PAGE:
|Wēiyī: Mandarin for "crisis."|
Entr'acte: How LeSean McCoy missed out on an MVP award
|Time and Again RB Le'Veon Bell (26)|
carries the ball for Pittsburgh.
(Image via sportsmole.co.uk.)
In that light, it makes sense to make Bell, not McCoy, the Timers' MVP.
Moment of wēiyī, Weeks 9-12By early November, most of the Timers' final roster had been assembled. The last game of Week 9 was an affair between the Packers and the Bears. With QB Aaron Rodgers still to play, the 7-1 Timers had already clinched their game that week.
Then, as the cliché goes, disaster struck. On the Packers' first series, a devastating tackle left Rodgers with a broken collarbone. No one knew how bad the injury was, but now the Timers didn't have a quarterback.
In desperation, I replaced tight end Martellus Bennett (yay! a Bear!) with Tennessee QB Jake Locker, who was returning from injury himself. Locker, who had been hot earlier in the year, faced Jacksonville in Week 10. What could possibly go wrong if I used him to replace Rodgers?
A lot, it turned out. Locker lasted less than a half in his first start for the Timers. He left the field having actually subtracted a point from the Timers's total. Time and Again managed to win, but only because it faced a bottom-of-the-table opponent.
Fortunately, I had also picked up Philadelphia QB Nick Foles in Week 10. He didn't start for the Timers because, frankly, I still had doubts about him. Also, Foles still had his bye week ahead of him.
No worries. When Foles's bye did come in Week 12, I just picked up Josh McCown, who himself was relieving Jay Cutler. [Yay! A Bear!] Until Cutler came back, I enjoyed the luxury of choosing between the NFL's two hottest quarterbacks not surnamed Manning. McCown's acquisition would be the team's last.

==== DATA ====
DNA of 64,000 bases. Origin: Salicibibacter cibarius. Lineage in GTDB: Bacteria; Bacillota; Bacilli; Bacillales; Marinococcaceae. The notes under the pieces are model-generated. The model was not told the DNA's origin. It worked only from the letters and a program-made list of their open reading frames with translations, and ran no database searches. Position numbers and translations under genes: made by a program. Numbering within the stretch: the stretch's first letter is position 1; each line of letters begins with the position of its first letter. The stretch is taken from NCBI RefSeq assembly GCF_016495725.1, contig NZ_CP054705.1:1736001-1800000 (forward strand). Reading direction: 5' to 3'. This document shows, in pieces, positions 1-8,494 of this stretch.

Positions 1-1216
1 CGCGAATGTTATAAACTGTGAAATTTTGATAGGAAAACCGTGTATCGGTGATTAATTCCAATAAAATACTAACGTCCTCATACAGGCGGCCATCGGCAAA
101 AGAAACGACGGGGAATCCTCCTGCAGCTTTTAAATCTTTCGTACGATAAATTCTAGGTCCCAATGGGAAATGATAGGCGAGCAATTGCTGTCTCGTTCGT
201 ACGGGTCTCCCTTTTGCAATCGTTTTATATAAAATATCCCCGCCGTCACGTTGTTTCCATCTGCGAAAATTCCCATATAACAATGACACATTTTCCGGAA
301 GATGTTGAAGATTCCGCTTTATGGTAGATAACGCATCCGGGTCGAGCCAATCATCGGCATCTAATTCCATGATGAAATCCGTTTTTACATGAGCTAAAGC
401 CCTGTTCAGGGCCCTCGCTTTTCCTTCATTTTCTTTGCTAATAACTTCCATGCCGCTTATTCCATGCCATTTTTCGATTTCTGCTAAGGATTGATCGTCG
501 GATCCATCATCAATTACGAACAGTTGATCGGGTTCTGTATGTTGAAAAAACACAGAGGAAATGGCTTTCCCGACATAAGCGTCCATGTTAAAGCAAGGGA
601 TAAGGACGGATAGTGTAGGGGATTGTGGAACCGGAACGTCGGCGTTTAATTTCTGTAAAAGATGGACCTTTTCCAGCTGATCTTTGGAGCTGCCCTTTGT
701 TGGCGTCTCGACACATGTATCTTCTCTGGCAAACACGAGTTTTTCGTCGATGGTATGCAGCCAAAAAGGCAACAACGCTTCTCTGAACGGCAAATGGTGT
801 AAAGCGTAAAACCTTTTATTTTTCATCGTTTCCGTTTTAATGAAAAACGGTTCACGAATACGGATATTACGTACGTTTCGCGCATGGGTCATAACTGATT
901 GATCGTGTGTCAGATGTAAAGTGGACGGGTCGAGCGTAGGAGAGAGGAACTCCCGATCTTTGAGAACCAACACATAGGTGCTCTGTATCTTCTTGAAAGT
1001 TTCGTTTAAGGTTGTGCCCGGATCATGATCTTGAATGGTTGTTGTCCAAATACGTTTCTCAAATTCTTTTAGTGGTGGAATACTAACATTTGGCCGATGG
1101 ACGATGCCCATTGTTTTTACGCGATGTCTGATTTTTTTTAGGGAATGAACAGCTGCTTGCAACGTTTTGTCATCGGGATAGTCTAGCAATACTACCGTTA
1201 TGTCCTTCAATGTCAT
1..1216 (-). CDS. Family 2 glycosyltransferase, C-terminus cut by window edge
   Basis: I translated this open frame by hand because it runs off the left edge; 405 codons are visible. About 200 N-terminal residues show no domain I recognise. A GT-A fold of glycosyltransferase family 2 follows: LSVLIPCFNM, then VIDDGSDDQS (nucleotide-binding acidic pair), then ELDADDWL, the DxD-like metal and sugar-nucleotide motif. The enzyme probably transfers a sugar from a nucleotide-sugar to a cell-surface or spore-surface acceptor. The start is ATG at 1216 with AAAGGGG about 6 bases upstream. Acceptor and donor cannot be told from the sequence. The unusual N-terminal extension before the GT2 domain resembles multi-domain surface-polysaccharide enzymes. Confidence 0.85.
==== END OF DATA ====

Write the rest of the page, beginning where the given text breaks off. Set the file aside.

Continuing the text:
In the end, this crisis had the same effect on Time and Again that a celestial body has on a spacecraft flying by it. Such a ship enters the body's gravity well, picks up tremendous speed, then, with a well-timed rocket blast, escapes. Just as that vessel re-enters space much faster than before, the Timers emerged from this crisis as a virtually unbeatable team.
Time to par-teeeee!Enjoy the celebratory soundtrack. You know you want to!
How powerful had Time and Again become the end? Consider that, in standard fantasy-football scoring, 100 points is usually good enough to win. 110 is considered excellent, and anything above 125 is outstanding.
- In Week 13, the finalized Timers scored 150, and could have scored 180.
- In Week 14, the regular-season finale, they scored 144 and could've reached 171.
- In the playoff semifinal, the actual and maximum scores were 154 and 162.
- The Timers won the championship game with only 107 points, but could have finished with 134.
It certainly did feel nice to have to select wide receivers and running backs from this roster. In fantasy-football terms, Time and Again included three top-ten receivers (including the top two), along with three top-ten running backs, two top-five quarterbacks, and the second-best tight end. Here's the final Timer depth chart, with the six players who were originally drafted shown in colored italics.
- Quarterbacks: Nick Foles (Philadelphia), Aaron Rodgers (Green Bay), Josh McCown (Chicago)
- Running backs: LeSean McCoy (Philadelphia), Le'Veon Bell (Pittsburgh), Zac Stacy (St. Louis), Andre Brown (New York Giants)
- Wide receivers: Josh Gordon (Cleveland), A.J. Green (Cincinnati), Alshon Jeffery (Chicago), Danny Amendola (New England)
- Tight end: Vernon Davis (San Francisco)
- Kicker: Justin Tucker (Baltimore)
- Defenses/special teams: Kansas City, Buffalo
This will probably be the final season for Time and Again. Next year, I will be commissioner in a new family league. My team there will probably have a different name. If that team is even as remotely good as the Timers, I'll be thrilled.